Suited up to save the world: Chris Hemsworth is Thor and Chris Evans plays Captain America in “The Avengers.”
Updated: May 3, 2012 8:36PM
THE AVENGERS ★ ★ ★ 1/2
Reacting to fan-verse criticism that he might be a bit too cerebral and a bit less-than-desirably marinaded in testosterone to direct the much-anticipated Marvel superhero extravaganza “The Avengers,” writer-director Joss Whedon responded with admirable style.
“Step up to me in a bar and say that,” the creator of “Buffy the Vampire Slayer” is reported to have said in a blog post somewhere. “I’ll toss my Apple-tini right in your face.”
He had good reason to be feeling his oats about “The Avengers,” it turns out. Whedon, an inventive and entertainingly thoughtful pop-culture spin artist, whose only previous feature film was the modest 2005 sci-fi adventure “Serenity” (based on his short-lived cult-TV effort “Firefly”), delivers all the spectacular action a summer-movie audience could possibly hope for — and he does it with intelligence and humor to spare. If you’ve been paying even the slightest attention to developments in the Marvel superhero movie universe the past few years, you’ve no doubt been aware for a while now that “The Avengers” was heading for a multiplex near you. It has been foreshadowed by a handful of superhero hits the past few summers, beginning with two Hulk movies (in 2003 and 2008) followed by two installments of “Iron Man” and last summer’s introduction to “Captain America” and “Thor.”
Remarkably, Whedon’s superhero roundup fulfills the promise of those earlier incarnations in seemingly effortless fashion, giving fans (Whedon himself is a mega-fan) all the super-thrills and super-melodrama they desire, while making his mark on the proceedings with occasionally devastating comic interludes.
That might not be a surprise if you’re familiar with Whedon’s work (such as his co-scripted screenplay for the hilarious, though outrageously grisly “Cabin in the Woods”). But are you prepared for the possibility that the funniest thing you’ll see in a movie this year might come courtesy of the Incredible Hulk? One of the most successful ideas in “The Avengers” is Whedon’s decision to use the Hulk (mostly in the form of Mark Ruffalo making wry observations as the Green Behemoth’s world-weary human counterpart Dr. Bruce Banner) as both an ultimate-weapon deterrent and as 800-pound-green-gorilla comic relief in the war against alien invaders that more or less drives the plot. Robert Downey Jr.’s irreverent, billionaire playboy arms dealer Tony Stark (a.k.a. Iron Man) keeps things rolling along with witty repartee, but it’s the Hulk who scores the boffo laughs.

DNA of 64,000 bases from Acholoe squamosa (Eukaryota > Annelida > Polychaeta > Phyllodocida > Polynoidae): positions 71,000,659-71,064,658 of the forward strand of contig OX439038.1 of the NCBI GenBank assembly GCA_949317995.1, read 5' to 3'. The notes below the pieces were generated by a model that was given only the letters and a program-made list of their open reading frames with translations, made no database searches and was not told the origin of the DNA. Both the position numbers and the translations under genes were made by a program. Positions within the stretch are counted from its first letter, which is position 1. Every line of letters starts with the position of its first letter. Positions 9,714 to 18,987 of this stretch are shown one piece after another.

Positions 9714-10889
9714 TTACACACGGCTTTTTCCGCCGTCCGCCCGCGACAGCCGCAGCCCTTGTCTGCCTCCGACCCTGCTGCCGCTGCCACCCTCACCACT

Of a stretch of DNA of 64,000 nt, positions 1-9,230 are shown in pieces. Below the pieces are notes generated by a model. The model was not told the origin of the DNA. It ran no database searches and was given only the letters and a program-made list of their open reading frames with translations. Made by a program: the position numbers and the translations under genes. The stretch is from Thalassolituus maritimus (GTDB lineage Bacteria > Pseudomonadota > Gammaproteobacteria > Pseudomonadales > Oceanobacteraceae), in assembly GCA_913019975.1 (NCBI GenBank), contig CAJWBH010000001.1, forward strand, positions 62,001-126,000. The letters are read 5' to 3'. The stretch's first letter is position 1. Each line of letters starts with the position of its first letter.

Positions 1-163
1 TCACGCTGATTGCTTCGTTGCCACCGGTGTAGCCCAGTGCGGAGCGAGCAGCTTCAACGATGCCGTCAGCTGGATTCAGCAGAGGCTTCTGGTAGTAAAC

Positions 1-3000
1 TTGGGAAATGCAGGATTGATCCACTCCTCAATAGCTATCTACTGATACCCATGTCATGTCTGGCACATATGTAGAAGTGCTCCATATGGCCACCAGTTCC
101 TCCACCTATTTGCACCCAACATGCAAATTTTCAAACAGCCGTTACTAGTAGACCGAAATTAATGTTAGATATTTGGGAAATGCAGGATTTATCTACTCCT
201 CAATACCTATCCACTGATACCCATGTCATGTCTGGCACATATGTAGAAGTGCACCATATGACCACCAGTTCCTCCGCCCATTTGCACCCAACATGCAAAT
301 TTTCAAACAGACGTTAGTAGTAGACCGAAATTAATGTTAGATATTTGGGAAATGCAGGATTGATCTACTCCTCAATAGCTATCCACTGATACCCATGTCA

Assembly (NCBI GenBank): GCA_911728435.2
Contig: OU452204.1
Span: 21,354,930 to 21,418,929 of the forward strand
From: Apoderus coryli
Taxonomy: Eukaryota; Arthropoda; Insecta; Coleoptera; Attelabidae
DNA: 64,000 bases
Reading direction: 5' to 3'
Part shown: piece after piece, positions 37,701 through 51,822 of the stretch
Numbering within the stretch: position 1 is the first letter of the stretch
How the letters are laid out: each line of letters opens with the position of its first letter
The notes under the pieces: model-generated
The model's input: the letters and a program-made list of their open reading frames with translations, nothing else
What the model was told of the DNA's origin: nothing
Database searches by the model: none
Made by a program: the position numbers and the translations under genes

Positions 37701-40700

The plot? Thor’s adopted half-brother Loki (Tom Hiddleston) attempts to subjugate mankind by utilizing the Tesseract — a universal energy portal that opens the doors to an army of intergalactic invaders who promise to make him king. And the only thing standing between him and success is the highly volatile team of superheroes more or less organized by eye-patched Samuel L. Jackson as director of the super-secret security agency SHIELD.
No one seems to take this alien invasion thing too terribly seriously — least of all Whedon — since the madman-intent-on-world-domination thing has been done hundreds of times before. Whedon doesn’t dismiss the plot, as might be expected given his standard M.O. of going meta with commonly established genre conventions. But he tables it, more or less, during the second act to introduce us to the individual members of the Avengers team (Downey Jr. has a nice moment of embarrassment about the name in a showdown with Loki) and to give them time to butt heads a bit before the grand, Earth-saving finale. Which, by the way, lays waste to downtown Manhattan in mind-boggling fashion, complete with satisfactory 3D effects.
It’s natural enough that a group of superheroes with almost god-like abilities might have a hard time occupying space in the same room, and Whedon has a great deal of fun with that idea. He paces the story in a way that gives each character, including the less-well-known Black Widow (Scarlett Johansson) and Hawkeye (Jeremy Renner), both excellent, a moment in the spotlight — and also an opportunity to rub each other the wrong way.
Who would win in a fight between Thor and Iron Man, Thor and the Hulk, Thor and Captain America? (Thor has a hard time fitting in, it seems, but Norse gods often do.) That’s a big part of the fun in “The Avengers,” but the real enjoyment comes from watching them set aside their squabbles and take care of business when the time comes.
It’s always a pleasure to see someone do what they’re good at, whether they happen to be superheroes or writer-directors on the verge of a probable worldwild smash hit.